This photo of Bob Betts was taken at the 1953 Culver City "La Ballona Valley Days" festival about a week before his 27th birthday. Bob Betts (1926-1984) was born in Los Angeles California to Dorothy and Warren Betts. Warren managed a lumber company.
Bob Betts was an orchid grower for Clint McDade, the owner of Rivermont Orchids. McDade's fame in the orchid world primarily came from his white Cattleya hybrids, particularly crosses of Cattleya Bow Bells. According to Chadwick and Chadwick's The Classic Cattleyas (2006, Timber Press, pgs. 164-168), the most important C. Bow Bells cross was C. Bob Betts (C. Bow Bells x C. mossiae var. wagneri). C. Bob Betts, registered by McDade in 1950, was the first Bow Bells cross to flower in the United States. According to Chadwick and Chadwick (pg. 167), C. Bob Betts "became the most awarded white cattleya in the history of the [American Orchid] Society's judging with over 66 quality awards." The Chadwicks explain that, despite tremendous effort to improve white cattleyas, the standard set by C. Bow Bells and C. Bob Betts has rarely been surpassed.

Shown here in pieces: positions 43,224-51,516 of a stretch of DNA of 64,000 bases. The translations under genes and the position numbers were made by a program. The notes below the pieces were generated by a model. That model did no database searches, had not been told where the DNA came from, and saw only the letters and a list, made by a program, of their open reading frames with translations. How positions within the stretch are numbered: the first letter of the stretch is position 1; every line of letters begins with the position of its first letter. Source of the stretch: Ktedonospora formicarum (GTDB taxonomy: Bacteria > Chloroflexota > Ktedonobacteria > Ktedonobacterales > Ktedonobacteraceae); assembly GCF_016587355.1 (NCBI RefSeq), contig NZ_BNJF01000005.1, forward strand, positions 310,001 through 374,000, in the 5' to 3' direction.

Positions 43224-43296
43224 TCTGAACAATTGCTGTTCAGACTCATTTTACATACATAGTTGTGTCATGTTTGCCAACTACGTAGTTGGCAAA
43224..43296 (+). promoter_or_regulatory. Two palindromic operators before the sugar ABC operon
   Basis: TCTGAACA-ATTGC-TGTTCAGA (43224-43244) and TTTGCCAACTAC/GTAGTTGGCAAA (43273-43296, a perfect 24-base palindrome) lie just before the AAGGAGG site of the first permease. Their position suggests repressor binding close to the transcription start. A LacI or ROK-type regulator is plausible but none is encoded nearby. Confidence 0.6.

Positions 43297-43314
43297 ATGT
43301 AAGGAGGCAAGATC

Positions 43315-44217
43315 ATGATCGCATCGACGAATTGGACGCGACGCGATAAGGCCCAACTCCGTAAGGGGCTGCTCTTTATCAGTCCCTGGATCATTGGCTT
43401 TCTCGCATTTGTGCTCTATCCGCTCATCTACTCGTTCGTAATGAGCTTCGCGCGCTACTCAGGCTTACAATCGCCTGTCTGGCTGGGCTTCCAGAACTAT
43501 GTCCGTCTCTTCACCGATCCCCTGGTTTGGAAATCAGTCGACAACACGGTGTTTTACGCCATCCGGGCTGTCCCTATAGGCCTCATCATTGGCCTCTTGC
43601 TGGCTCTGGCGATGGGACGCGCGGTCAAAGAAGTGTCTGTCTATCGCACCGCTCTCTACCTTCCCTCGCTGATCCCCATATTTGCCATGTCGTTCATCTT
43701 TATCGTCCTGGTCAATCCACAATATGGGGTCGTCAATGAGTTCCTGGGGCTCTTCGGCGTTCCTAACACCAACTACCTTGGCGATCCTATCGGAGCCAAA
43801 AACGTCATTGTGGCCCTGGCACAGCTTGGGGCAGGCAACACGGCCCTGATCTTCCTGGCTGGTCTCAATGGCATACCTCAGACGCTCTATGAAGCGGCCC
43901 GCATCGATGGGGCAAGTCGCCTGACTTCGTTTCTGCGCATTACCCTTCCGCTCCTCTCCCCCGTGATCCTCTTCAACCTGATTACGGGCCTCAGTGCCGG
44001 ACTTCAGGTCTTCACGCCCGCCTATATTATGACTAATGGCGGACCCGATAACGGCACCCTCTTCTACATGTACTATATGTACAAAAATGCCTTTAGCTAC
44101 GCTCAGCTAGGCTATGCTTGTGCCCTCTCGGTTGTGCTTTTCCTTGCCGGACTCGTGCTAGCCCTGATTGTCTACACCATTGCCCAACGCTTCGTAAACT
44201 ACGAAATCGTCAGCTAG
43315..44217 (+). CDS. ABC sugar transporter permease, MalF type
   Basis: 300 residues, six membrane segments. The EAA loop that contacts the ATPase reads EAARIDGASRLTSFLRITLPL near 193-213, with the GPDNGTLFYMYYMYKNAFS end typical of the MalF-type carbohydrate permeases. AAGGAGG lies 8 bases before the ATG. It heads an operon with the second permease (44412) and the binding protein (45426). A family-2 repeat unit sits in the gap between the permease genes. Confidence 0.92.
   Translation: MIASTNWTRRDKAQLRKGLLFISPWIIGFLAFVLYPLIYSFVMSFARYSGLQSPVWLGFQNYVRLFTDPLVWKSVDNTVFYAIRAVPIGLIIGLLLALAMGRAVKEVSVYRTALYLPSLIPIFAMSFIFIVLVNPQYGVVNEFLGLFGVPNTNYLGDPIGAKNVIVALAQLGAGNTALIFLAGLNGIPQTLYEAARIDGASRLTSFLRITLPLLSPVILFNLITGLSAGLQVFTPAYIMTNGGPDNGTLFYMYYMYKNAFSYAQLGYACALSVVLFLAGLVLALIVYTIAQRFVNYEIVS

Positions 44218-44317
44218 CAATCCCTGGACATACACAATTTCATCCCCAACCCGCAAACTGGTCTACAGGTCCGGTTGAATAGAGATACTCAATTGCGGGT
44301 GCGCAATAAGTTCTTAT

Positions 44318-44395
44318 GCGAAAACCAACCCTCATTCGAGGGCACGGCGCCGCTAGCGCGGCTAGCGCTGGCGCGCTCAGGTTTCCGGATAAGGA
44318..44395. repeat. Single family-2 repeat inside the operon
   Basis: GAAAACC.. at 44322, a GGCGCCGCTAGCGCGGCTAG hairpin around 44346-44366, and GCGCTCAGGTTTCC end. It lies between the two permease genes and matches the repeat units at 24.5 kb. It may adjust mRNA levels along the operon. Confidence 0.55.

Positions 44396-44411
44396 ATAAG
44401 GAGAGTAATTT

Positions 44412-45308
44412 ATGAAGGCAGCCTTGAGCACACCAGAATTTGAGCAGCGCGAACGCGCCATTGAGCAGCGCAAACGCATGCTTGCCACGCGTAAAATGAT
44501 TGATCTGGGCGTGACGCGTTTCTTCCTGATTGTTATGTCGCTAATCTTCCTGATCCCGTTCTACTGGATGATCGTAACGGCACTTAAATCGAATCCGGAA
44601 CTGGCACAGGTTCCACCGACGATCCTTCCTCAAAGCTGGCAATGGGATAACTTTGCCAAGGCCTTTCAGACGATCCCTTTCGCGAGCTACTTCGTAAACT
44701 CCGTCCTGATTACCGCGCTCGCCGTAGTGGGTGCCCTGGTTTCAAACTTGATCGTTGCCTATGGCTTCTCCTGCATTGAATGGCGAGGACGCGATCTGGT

The booming market for corsages between 1930-1960 generated a lot of interest in our beloved cattleyas. Sandwiched in time between Knudson's seed growing technique (1922) and the development of meristem cloning (1964), the creation of white hybrids like C. Bob Betts mark an exciting moment in cattleya history. Hybridizers have also used C. Bow Bells to create scrumptiously colorful catts. You can buy a piece of orchid history at a reasonable price from Orchids by Hausermann (but it looks as if it's going to take up much more space on your growing table than your average grocery store catt). Sadly, I didn't find much information about Bob Betts, but the flower after which he is named stands as an undeniable image of beauty.